Kenya crackdown in Nairobi's Somali Eastleigh suburb

  • Published

Police in Kenya have carried out mass arrests in Nairobi's Eastleigh suburb - an area mostly populated by Somalis.

Officials said 346 people were arrested - the bulk of whom were Somalis and Ethiopians. More than 160 were later charged with immigration offences.

Observers suggested that the arrests were in response to a grenade attack in the Eastleigh area last Friday in which a policeman was killed.

But police said the raids were part of an effort to find illegal immigrants.

The BBC's Will Ross, in Nairobi, says the arrests appeared to be indiscriminate.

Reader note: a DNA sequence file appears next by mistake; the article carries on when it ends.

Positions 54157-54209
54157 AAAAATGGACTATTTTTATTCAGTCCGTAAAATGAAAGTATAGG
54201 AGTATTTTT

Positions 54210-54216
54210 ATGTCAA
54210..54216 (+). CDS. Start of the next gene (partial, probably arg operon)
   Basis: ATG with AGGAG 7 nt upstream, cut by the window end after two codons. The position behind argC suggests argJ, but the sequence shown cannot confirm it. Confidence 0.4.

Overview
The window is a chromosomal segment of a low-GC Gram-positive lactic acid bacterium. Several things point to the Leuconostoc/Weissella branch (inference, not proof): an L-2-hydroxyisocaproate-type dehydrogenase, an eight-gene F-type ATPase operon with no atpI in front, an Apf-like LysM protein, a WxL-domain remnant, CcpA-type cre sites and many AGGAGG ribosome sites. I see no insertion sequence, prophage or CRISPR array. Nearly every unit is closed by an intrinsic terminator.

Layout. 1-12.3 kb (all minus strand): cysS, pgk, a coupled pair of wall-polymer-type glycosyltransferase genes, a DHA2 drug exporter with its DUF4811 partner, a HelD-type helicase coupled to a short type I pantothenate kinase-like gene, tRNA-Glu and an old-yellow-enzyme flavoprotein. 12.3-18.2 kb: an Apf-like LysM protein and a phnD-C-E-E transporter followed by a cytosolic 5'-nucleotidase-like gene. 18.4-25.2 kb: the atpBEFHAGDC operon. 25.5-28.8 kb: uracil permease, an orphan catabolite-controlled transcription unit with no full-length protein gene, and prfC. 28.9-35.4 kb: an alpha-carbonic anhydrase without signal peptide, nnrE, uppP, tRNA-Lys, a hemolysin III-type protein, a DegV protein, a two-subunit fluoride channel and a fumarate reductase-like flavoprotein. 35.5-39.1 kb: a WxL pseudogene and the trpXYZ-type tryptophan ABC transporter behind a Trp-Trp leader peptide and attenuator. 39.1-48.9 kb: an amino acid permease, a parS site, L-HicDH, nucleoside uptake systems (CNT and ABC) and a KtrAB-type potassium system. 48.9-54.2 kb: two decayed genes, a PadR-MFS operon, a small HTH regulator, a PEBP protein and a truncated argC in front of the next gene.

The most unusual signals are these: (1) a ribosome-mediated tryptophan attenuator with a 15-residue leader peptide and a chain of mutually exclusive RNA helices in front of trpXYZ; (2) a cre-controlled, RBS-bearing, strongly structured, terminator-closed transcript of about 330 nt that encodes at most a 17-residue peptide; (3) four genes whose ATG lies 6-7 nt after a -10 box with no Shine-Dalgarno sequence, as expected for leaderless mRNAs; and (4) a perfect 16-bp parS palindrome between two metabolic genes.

People were picked up on the streets, from restaurants, hotels and from their homes and were then forced on to police trucks.

Officials said 346 people were held in an operation they described as a routine search for illegal immigrants.

Many of those arrested said they were Kenyan citizens; they were told to return to court on Tuesday with their identity papers.

The Eastleigh suburb is subject to frequent police crackdowns.

Our correspondent says the arrests hardly rated a mention in the local press, suggesting that there is little sympathy.

One Kenyan man complained to the BBC that he had been due to sit a university exam on Monday morning and had been arrested despite the fact that he was carrying his identification card.

A police officer was killed in Eastleigh on Saturday in a grenade attack.

Police officials ruled out the involvement of Islamist militants in the attack and denied that the arrests were linked to the incident.